I thought that what happened in Philly was a beautiful parallel for what was going on nationally. So when I talked to people about their reactions about it at the time — and this wasn’t a deep investigative research — most of the people I talked to did not really like to talk about it, because it was one of those things they were really ashamed of. After 9/11, which now has been almost half of my life, the term patriotic has taken on so many meanings that are both legitimate and illegitimate and are sometimes just used to get people riled up.
I thought writing this story about a small incident that grew into a bigger incident would give people a chance to talk about those themes. I was in residence at the Civilians when I was working on the play, and what being around the Civilians really showed me was that every single human being has an important story and an important thing to contribute.
MEGAN: It sounds like what you touched on earlier about embodying the opposition — taking someone ostensibly so different from you, placing him in the play and then working through it. It sounds like this play gave the people in Philadelphia a space to engage with that issue, if they had not been talking about it otherwise. What happened with the sign? It’s not still there, is it?
A. ZELL: This is the crazy thing about this drama. It’s still there, and I’ll tell you exactly why it’s still there. Joey Vento died in 2011, and his son inherited Geno’s Cheese Stakes. I don’t know if you know how much Geno’s Cheese Steaks makes, but I’m just gonna say he probably pulls in something like 2 million dollars a year at least. Maybe that might be a little high. It’s on this corner across the street from Pat’s Cheese Steaks — Pat’s King of Steaks. They’re arguably the two biggest Cheese Steak restaurants in town. When Joey Vento died, he put in his will that the sign had to stay up. Joey Vento’s son is an openly gay, theater producing — like, I’m not even talking about looking for a big Broadway hit, he produces really cool, underground shit, like drag shows. And he has been actively trying to pull the restaurant out of this bit of a political quagmire that his dad got them in. His dad held a political belief. And to his credit, he put his business behind his political belief. Just like I would hope anybody who was pro-marriage equality would demand that their employees get benefits for their partners. So, the sign is still there.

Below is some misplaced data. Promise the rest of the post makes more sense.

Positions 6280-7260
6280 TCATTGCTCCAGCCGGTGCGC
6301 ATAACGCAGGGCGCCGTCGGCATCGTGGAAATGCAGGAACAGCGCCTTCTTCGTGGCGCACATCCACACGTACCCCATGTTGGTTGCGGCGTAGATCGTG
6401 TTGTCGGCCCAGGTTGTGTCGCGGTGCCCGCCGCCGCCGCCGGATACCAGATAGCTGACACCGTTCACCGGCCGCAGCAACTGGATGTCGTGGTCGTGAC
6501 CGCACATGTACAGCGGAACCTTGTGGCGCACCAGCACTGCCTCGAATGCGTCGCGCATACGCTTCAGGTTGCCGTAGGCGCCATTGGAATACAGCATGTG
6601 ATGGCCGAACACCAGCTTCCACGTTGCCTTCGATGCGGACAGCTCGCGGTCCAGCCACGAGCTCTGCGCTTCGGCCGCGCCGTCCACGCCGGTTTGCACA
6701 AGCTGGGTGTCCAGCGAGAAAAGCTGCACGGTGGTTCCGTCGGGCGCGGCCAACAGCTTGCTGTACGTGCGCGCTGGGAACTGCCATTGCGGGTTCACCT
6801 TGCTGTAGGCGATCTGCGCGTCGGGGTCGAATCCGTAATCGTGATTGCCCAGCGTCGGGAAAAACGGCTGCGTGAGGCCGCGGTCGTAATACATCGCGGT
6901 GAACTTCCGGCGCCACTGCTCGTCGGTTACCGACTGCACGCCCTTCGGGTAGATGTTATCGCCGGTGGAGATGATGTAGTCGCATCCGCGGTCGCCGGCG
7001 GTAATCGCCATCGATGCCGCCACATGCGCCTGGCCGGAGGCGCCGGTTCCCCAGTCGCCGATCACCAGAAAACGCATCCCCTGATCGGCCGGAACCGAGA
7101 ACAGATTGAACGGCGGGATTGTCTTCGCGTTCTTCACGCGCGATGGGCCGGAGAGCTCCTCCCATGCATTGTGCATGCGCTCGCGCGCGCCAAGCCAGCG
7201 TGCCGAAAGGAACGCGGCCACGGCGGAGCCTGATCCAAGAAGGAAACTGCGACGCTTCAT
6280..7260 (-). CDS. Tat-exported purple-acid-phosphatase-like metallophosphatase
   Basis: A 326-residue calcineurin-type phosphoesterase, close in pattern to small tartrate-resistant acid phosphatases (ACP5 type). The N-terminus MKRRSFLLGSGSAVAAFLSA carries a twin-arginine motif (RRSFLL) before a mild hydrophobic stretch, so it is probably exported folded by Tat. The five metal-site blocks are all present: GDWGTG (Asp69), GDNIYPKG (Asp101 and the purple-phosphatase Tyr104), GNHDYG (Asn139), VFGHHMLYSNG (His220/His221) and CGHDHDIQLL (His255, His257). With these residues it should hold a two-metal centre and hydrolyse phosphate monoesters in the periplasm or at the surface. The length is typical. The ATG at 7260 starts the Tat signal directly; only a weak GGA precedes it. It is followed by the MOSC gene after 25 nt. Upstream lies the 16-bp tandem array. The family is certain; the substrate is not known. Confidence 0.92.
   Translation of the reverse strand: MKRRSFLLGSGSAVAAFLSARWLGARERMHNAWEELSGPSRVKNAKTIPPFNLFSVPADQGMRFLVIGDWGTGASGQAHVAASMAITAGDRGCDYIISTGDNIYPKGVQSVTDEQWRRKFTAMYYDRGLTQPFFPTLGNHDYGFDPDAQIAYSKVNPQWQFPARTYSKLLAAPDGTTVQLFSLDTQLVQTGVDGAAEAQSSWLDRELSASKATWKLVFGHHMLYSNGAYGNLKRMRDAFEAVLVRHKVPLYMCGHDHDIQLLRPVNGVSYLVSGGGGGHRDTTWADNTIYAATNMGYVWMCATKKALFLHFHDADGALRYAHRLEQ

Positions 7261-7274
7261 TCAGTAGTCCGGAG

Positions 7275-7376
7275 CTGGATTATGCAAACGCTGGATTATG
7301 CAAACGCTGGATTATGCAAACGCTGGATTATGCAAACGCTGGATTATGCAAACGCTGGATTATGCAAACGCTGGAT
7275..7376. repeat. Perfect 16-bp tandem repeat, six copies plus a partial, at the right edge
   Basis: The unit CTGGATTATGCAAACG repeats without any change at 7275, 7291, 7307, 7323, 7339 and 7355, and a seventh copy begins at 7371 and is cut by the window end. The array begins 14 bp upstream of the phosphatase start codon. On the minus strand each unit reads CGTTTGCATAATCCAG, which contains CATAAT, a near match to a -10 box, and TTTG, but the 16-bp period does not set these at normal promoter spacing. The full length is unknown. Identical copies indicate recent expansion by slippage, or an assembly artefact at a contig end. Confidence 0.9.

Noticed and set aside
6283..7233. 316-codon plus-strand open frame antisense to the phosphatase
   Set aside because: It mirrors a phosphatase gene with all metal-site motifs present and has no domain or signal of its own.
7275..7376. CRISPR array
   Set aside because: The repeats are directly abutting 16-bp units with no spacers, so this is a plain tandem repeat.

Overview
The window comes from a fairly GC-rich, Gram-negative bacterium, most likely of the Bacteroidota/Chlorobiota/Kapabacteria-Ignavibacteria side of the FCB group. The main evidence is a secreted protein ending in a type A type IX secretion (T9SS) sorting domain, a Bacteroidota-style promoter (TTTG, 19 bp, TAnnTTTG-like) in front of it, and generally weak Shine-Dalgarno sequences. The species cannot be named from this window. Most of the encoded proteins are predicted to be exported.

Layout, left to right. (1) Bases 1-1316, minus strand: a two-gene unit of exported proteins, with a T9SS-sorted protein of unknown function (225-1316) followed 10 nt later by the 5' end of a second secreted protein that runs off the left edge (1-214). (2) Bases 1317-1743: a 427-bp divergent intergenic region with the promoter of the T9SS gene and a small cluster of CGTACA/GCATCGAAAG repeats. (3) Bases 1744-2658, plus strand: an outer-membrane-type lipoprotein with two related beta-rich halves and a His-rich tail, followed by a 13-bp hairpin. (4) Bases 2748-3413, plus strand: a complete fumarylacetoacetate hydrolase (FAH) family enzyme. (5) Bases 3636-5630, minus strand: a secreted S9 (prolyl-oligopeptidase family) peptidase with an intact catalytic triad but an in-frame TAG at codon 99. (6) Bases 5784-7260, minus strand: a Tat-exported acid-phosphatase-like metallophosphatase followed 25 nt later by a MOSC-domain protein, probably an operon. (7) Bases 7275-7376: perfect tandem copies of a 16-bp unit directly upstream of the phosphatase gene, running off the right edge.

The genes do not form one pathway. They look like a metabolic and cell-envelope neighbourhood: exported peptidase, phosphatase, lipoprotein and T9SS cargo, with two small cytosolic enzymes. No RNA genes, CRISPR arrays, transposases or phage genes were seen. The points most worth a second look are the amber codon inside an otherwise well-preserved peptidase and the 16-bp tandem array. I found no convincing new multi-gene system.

MEGAN: In what context is it displayed?
A. ZELL: It’s right by the window when you go up. Geno’s is a fascinating business because on the side of the business are all of these photos of fallen police officers. He really did a lot to support the fallen police officers and the police officers association of Philadelphia. Geno’s has always been very much politically active and politically conservative. Joey Vento was always that way, and he made his business reflect that. And now his son is not that. It’s funny. It’s been about 6 months since we did the show. It’s not like I keep up. But last I heard, it was still there. Sins of the Father.
A. Zell Williams is a Resident Playwright with The Public Theater and New Dramatists and is a writer for NBC’s “Law & Order: Special Victims Unit.” Productions: “In A Daughter’s Eyes” and “Down Past Passyunk” (InterAct Theatre, Philadelphia). Awards: Marin Theatre Company Emerging American Playwright Prize, The Terrence McNally New Play Award, NYU’s Goldberg Playwriting Award, National New Play Network’s Smith Prize. His plays include “The Biggest Valley,” “Carroll Gardens” and “The Urban Retreat.”